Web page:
Please, Glassjaw. Release another fucking album already.

85. Manners - Passion Pit
Buy (

Michael Angelakos' helium whip-it delivery is not for everyone, which makes Manners' crossover that much more surprising. John Mayer loves "Moth's Wings", "Sleepyhead" is on a smartphone commercial, and everybody and their mother has a remix of "Little Secrets".

Every day is full of surprises, I guess.

84. How The West Was Won - Led Zeppelin
Buy (

Briefly, the best live album ever released.

83. Trainwreck - Boys Night Out
Buy (

Again, briefly, my favorite concept album since In The Aeroplane Over The Sea.

82. Intimacy - Bloc Party
Vice Records
Buy (

This is a captivating record that successfully blends sampled beats, lush orchestration, a baroque sensibility, and straight-up rock, to form a concoction that is a radical departure from their too-weird-for-its-own-good A Weekend In The City. As such, Intimacy is more of a return to form than anything, really.

There is no doubt in my mind. Bloc Party is back...(From my original review)

81. Power - Boys Noize
Buy (

Although not as immediately accessible (or danceable) as 2007's Oi Oi Oi, Alexander Ridha's sophomore long player succeeds in its own right, breaking free from the confinement of a "dance album". It is more akin to an aural journey from the highest extolls of glee to the darkest, most troubled angst. "Gax" is the opener of the year and the closing beat of "Heart Attack" blends bleeding synths with an almost sub-sonic churn that conjures images of a dying blue whale sputtering its last breath.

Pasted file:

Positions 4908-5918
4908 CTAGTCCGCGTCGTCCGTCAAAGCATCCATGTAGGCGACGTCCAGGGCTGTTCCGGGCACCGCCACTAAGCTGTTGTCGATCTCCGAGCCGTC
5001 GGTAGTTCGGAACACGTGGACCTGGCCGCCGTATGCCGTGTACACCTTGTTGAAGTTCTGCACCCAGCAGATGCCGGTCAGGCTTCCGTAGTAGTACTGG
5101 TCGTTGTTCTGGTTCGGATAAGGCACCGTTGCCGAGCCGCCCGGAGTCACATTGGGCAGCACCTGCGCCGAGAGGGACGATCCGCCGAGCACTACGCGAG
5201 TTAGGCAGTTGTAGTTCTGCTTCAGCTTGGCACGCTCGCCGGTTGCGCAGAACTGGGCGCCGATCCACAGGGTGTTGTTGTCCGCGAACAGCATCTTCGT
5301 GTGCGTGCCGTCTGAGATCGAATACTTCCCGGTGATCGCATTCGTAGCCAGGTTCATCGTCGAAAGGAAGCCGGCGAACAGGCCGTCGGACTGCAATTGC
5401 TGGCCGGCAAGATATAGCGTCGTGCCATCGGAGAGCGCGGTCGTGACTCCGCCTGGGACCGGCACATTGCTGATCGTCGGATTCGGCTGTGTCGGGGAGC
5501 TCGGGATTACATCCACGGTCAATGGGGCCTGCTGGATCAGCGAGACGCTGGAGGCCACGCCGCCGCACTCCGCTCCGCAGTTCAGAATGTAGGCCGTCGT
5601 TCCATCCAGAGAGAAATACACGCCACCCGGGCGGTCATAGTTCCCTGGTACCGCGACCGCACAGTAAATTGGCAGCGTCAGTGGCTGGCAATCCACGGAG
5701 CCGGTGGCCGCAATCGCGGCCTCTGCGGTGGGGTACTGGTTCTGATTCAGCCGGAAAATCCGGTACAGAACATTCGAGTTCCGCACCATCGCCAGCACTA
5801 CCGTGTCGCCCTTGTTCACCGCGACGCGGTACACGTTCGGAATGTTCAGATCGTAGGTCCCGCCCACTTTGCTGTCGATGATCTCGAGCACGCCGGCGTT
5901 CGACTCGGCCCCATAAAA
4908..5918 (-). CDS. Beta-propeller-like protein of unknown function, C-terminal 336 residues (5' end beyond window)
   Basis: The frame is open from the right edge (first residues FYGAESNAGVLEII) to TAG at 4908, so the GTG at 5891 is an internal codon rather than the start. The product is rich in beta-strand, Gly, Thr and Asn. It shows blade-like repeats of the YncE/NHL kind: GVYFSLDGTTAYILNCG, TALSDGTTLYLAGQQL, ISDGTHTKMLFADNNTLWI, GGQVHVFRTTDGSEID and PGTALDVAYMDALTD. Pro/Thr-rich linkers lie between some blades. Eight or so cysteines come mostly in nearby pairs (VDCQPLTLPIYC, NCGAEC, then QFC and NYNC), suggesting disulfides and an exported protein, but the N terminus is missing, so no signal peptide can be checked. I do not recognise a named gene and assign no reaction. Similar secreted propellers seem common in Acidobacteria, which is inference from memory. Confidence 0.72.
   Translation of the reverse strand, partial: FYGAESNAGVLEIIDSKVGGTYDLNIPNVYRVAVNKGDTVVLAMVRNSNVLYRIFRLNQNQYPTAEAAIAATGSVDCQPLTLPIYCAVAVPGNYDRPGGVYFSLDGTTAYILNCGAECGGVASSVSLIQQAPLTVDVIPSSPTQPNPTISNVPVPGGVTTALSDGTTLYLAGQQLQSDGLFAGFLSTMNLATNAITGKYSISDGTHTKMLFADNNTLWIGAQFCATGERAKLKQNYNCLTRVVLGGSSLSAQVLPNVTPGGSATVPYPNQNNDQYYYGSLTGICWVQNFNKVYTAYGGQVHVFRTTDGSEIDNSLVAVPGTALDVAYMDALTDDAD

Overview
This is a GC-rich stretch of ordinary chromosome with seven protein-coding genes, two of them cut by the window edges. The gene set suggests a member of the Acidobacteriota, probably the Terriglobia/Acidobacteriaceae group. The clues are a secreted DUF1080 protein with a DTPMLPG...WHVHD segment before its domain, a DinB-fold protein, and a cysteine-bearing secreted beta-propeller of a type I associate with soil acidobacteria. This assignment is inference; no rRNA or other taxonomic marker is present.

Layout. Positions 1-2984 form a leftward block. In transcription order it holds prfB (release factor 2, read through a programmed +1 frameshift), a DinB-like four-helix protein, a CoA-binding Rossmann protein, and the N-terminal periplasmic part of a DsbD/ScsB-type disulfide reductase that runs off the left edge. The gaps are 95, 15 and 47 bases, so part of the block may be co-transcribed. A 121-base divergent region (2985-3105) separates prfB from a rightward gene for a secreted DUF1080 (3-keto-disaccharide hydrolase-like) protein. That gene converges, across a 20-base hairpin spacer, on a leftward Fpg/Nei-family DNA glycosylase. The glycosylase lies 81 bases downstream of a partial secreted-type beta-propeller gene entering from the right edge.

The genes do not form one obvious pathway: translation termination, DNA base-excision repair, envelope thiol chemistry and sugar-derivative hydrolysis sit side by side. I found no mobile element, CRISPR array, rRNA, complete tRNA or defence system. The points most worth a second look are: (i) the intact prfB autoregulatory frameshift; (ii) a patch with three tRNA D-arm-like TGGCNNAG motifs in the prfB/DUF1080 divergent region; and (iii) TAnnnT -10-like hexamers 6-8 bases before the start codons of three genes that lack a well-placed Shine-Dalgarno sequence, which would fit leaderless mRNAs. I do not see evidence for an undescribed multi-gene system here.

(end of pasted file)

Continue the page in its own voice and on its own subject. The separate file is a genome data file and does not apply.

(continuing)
Boys Noize certainly outdid himself here.

80. The Big Picture - Big L
Buy (

This might be one of the best posthumously released rap albums of all time - Life After Death notwithstanding.

79. Tha Carter II - Lil' Wayne
Cash Money
Buy (

For well over an hour, Lil' Wayne almost manages to keep a straight face, which by itself warrants inclusion in my book.

78. Broken Social Scene - Broken Social Scene
Arts & Crafts
Buy (

Although not as transcendent as its predecessor You Forgot It In People, the Toronto collective is in top form on this self-titled LP. The time signature which lends its name to "7/4 (Shoreline)" gives the track a feeling of being "off" and spot-on all at once, "It's All Gonna Break" is jaw-dropping, and the album's centerpiece "Superconnected" is a six minute time capsule, demonstrating the power and beauty of Canadian indie rock, capturing lighting in a bottle.

77. Hurtbreak Wonderland - World's End Girlfriend
Human Highway
Buy (